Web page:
Defining development according to storey, 2009 was for many years straightforward and was seen as equivalent to economic growth of which Gross National Product (GNP) was used as the main indicator and is used in determining the individual total or per capita. This equation is used to determine the development or under development of a country (Storey, 2009).
Social scientists Walt Rostow developed the idea that growth consists of five stages in which developing countries moved from traditional society to an age of high mass consumption. But the concept of growth without development came into question in the 1960s and 1970s (Storey, 2009).
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It was not until 1990 that Human Development Index (HDI) was introduced to accurately measure whether people were better off in terms of health, freedom, education and other aspects of life that were not measured by Gross National Product (GDP). Human Development Index was an alternative to Gross National Product; it does not however include the cultural features that make up a society (Lopez, 2009).
There have been critism of HDI no more so than Storey when he states how the Human Development Index is extremely motivated by Western notions (Sen. 1981).
Developing countries according to Frank 1990 became a urbanised western areas that are drained of their natural resources. This was prevalent as a result of colonialism and according to Baran 1957 India was at the fore of development in the world in the eighteen century. Their economy was seen as comparatively progressive and their production was the best in the world (Baran, 1957).
The policies forced onto India were to result in India becoming dutiful to Britain and resulting in India becoming dependant on Britain and moving backwards from a moderately progressive industrial nation to a regressive agricultural nation (Baran, 1957)
According to Frank this was a dependency theory with regard to international capitalism, and resulted in the division of labour that was responsible for the underdevelopment of many countries. The division of labour is the reason for poverty and capitalism regards the division of labour as essential when it comes to the distribution of resources (Frank, 1967).
In 1963 an agreement was reached between European Community and its former colonies to address the underdevelopment of the former colonies and to contribute to a equally useful trading scheme with a range of trading measures. But in 1986 the European Union repositioned itself with regard to global economic position. This was followed by the Maastricht Treaty (1992) saw policy changes to include the smooth and slow incorporation of developing countries world into the world economy, this saw the change in the method in which governments approached support and trading treaties, this according to Mc Cann lead to a more globalising focus on the type of help that developing countries would receive. Mc Cann believes that the EU has the capacity and the financial means to give more help to developing countries. But he notes that after 50 years after the first help from the EU under the Treaty of Rome, developing countries continue to experience social and economic marginalisation, and these further impacts on the poorest and most helpless in developing countries (Mc Cann, 2009).
The overseas Development Institute briefing paper for 1973 state that the International Munirity Fund (IMF) has become more interested a better balance between supply-side and demand-management, and the progress of economic growth within the said nation. It goes on to say how the IMF insist on reforming info-structure to encourage growth in the economy and this results in cuts to education and hospital which impact directly on children who may as a result of these measures need to work to help their family or themselves (www.odi.org.uk).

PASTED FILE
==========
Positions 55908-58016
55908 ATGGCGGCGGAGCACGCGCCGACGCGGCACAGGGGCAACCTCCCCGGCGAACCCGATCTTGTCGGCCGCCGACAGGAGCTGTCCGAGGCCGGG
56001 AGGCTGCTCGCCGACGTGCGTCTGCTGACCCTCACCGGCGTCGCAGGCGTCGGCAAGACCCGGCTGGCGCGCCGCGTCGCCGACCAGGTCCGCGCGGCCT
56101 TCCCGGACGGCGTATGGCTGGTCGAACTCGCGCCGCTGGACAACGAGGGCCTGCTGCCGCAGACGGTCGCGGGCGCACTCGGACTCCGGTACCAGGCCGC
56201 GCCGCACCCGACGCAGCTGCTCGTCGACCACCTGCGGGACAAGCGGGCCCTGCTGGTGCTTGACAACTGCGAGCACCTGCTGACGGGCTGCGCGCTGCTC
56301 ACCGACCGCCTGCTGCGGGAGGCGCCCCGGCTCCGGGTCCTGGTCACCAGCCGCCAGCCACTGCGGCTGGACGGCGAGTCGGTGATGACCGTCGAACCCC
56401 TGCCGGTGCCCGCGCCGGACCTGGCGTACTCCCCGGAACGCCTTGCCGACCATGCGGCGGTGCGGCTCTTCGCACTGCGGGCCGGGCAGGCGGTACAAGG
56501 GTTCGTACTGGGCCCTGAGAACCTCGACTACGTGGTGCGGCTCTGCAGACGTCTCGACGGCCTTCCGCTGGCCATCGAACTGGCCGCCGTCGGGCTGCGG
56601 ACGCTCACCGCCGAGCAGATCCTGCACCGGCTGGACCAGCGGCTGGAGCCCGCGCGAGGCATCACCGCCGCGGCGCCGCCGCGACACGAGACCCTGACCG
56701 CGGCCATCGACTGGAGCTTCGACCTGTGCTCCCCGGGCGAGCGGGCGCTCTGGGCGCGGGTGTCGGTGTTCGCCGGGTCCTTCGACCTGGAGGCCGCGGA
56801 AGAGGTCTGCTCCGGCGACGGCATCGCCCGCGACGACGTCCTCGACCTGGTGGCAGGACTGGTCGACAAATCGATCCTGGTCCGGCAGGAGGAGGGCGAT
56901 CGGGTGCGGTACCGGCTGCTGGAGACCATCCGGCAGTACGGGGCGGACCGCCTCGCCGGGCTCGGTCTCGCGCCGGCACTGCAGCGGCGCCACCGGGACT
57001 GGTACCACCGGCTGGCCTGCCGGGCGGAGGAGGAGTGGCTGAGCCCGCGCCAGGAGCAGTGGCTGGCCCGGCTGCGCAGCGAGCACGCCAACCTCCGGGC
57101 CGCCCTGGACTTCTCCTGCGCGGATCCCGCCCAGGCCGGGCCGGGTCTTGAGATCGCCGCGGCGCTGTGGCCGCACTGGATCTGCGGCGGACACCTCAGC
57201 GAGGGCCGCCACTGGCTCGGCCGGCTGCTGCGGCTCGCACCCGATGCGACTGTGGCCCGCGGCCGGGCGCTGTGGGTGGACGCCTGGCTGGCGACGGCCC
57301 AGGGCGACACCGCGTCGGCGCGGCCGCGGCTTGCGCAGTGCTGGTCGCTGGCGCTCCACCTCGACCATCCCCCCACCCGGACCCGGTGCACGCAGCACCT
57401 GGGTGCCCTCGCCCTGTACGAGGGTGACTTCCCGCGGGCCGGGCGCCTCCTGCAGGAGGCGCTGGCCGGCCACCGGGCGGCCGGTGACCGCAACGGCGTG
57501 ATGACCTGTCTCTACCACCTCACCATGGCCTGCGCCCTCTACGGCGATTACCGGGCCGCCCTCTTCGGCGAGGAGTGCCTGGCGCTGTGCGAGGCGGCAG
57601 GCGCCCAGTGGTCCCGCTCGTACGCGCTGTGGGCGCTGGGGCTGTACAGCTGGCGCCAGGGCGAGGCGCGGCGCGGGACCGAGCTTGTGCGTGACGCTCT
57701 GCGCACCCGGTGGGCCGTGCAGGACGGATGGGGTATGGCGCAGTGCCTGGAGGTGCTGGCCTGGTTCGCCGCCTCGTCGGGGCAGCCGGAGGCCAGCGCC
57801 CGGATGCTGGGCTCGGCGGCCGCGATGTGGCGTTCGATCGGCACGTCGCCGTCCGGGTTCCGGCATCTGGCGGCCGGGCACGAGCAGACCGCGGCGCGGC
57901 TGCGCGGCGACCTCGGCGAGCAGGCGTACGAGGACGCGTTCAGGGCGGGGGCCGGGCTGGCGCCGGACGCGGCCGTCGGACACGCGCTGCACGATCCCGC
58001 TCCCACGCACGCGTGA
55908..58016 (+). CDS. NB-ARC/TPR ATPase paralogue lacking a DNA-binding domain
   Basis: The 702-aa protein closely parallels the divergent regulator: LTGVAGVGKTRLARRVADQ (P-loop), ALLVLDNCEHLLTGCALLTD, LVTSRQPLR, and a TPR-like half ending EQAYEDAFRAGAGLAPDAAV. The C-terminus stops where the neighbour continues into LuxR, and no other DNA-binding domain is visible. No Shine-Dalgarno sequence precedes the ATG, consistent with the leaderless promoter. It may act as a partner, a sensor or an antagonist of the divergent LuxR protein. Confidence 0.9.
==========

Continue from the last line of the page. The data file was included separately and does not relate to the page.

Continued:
In an International Monetary Fund (IMF) working paper by de Carvalho Filho 2008, on Household Income Determinant on Income on Child Labour and School Enrolment. The discussion focuses on household income as a problem where child labour and school enrolment is concerned. This plays back to the need for children to work as opposed attending school. It goes on to note the importance of policies that will improve the human capital of poor children and cut inequality in developing countries (www.imf.org/external/pubs/ft/wp/2008/wp08241.pdf).
The paper does not however focus on the determination of the IMF to ensure that the country seeking aid is required to restructure and to cut spending in order to get financial help from IMF in the first instance. According to Aide Internationale Pour L’enfance a nongovernmental organisation, the IMF contribute to child labour when they insist that countries severely indebted to them reduce their spending on education and healthcare increasing poverty and child labour www.aipe-cci.org/en/en-index.html .
World Bank Global Child Labour Program was established in 2003 to research child poverty, and to actively address child labour within its lending and non-lending procedures. Another topic within this programme is for the World Bank Organisation to enable greater support between multilateral agencies (www.worldbank.org).
In Malawi according to the World Bank Oginasation has a poverty level of 67.34% the WBO plans to transform Malawi form being an importing and consuming economy to a mainly manufacturing and exporting one (www.worldbank.org). Malawi gained its independence from colomlism in 1962, with a history of corruption and high interest loans it is according to an article in the economy watch dated 9th April 2010,one of the poorest countries in the world. It relays mainly on agriculture and its main crop it tobacco that employs a high percentage of children, and has been criticised by the International Labour Organisation for its use of child labour with some children as young as 11 years working sorting tobacco leave ( www.economywatch). .
Tabaco growers are worried as the World Health Organisation Agreement on tobacco that will see governments move their economies away from tobacco growing, leaving the poorest vauranable and unsure of what crop they can grow to sell on the world market (www.bbcnew.co).
Malawi gets significant financial aid from the International Monetary Fund (IMF), and World Bank. The drive to reduce loans has led to server economic policies being implanted by the current government that has imposed severe hardship on the poorest of Malawi